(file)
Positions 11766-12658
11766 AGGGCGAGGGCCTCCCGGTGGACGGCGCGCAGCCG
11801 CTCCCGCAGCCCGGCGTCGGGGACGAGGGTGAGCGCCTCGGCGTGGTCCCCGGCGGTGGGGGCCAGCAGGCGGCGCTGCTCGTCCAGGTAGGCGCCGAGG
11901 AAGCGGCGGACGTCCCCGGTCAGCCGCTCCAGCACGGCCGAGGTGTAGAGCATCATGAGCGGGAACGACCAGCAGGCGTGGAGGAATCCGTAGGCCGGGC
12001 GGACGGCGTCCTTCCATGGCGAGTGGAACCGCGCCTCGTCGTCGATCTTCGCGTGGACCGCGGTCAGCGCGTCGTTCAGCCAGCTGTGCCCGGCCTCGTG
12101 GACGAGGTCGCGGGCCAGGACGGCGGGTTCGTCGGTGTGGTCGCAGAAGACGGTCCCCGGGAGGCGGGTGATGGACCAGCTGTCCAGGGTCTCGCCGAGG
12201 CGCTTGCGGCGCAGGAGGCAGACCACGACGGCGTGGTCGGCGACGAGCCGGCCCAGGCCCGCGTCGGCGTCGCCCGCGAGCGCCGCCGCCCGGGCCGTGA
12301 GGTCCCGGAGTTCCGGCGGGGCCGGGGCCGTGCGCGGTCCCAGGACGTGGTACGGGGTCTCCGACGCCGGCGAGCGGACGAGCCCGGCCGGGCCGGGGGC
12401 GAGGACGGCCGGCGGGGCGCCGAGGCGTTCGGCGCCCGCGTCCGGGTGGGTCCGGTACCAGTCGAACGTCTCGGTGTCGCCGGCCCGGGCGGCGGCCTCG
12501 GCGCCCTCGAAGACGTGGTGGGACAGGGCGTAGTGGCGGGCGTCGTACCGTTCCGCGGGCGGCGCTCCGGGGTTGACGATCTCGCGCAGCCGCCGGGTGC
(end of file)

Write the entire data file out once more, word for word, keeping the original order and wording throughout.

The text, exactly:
Positions 11766-12658
11766 AGGGCGAGGGCCTCCCGGTGGACGGCGCGCAGCCG
11801 CTCCCGCAGCCCGGCGTCGGGGACGAGGGTGAGCGCCTCGGCGTGGTCCCCGGCGGTGGGGGCCAGCAGGCGGCGCTGCTCGTCCAGGTAGGCGCCGAGG
11901 AAGCGGCGGACGTCCCCGGTCAGCCGCTCCAGCACGGCCGAGGTGTAGAGCATCATGAGCGGGAACGACCAGCAGGCGTGGAGGAATCCGTAGGCCGGGC
12001 GGACGGCGTCCTTCCATGGCGAGTGGAACCGCGCCTCGTCGTCGATCTTCGCGTGGACCGCGGTCAGCGCGTCGTTCAGCCAGCTGTGCCCGGCCTCGTG
12101 GACGAGGTCGCGGGCCAGGACGGCGGGTTCGTCGGTGTGGTCGCAGAAGACGGTCCCCGGGAGGCGGGTGATGGACCAGCTGTCCAGGGTCTCGCCGAGG
12201 CGCTTGCGGCGCAGGAGGCAGACCACGACGGCGTGGTCGGCGACGAGCCGGCCCAGGCCCGCGTCGGCGTCGCCCGCGAGCGCCGCCGCCCGGGCCGTGA
12301 GGTCCCGGAGTTCCGGCGGGGCCGGGGCCGTGCGCGGTCCCAGGACGTGGTACGGGGTCTCCGACGCCGGCGAGCGGACGAGCCCGGCCGGGCCGGGGGC
12401 GAGGACGGCCGGCGGGGCGCCGAGGCGTTCGGCGCCCGCGTCCGGGTGGGTCCGGTACCAGTCGAACGTCTCGGTGTCGCCGGCCCGGGCGGCGGCCTCG
12501 GCGCCCTCGAAGACGTGGTGGGACAGGGCGTAGTGGCGGGCGTCGTACCGTTCCGCGGGCGGCGCTCCGGGGTTGACGATCTCGCGCAGCCGCCGGGTGC